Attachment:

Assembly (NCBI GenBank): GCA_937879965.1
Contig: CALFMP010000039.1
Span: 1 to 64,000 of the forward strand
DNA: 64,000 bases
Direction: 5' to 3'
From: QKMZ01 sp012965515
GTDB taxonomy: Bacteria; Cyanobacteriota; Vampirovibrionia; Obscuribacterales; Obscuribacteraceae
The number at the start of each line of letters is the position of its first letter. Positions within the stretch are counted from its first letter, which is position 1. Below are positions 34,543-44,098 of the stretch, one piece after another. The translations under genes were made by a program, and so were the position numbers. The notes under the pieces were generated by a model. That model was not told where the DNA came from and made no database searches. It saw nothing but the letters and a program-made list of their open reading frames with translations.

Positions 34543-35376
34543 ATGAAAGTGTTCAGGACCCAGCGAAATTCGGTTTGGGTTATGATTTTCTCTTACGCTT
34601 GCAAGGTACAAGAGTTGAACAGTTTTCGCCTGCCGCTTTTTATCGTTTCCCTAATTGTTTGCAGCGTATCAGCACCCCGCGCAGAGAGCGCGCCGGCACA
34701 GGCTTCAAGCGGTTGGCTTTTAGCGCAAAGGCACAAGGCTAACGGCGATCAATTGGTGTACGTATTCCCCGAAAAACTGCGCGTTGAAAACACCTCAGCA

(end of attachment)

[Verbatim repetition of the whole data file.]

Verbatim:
Assembly (NCBI GenBank): GCA_937879965.1
Contig: CALFMP010000039.1
Span: 1 to 64,000 of the forward strand
DNA: 64,000 bases
Direction: 5' to 3'
From: QKMZ01 sp012965515
GTDB taxonomy: Bacteria; Cyanobacteriota; Vampirovibrionia; Obscuribacterales; Obscuribacteraceae
The number at the start of each line of letters is the position of its first letter. Positions within the stretch are counted from its first letter, which is position 1. Below are positions 34,543-44,098 of the stretch, one piece after another. The translations under genes were made by a program, and so were the position numbers. The notes under the pieces were generated by a model. That model was not told where the DNA came from and made no database searches. It saw nothing but the letters and a program-made list of their open reading frames with translations.

Positions 34543-35376
34543 ATGAAAGTGTTCAGGACCCAGCGAAATTCGGTTTGGGTTATGATTTTCTCTTACGCTT
34601 GCAAGGTACAAGAGTTGAACAGTTTTCGCCTGCCGCTTTTTATCGTTTCCCTAATTGTTTGCAGCGTATCAGCACCCCGCGCAGAGAGCGCGCCGGCACA
34701 GGCTTCAAGCGGTTGGCTTTTAGCGCAAAGGCACAAGGCTAACGGCGATCAATTGGTGTACGTATTCCCCGAAAAACTGCGCGTTGAAAACACCTCAGCA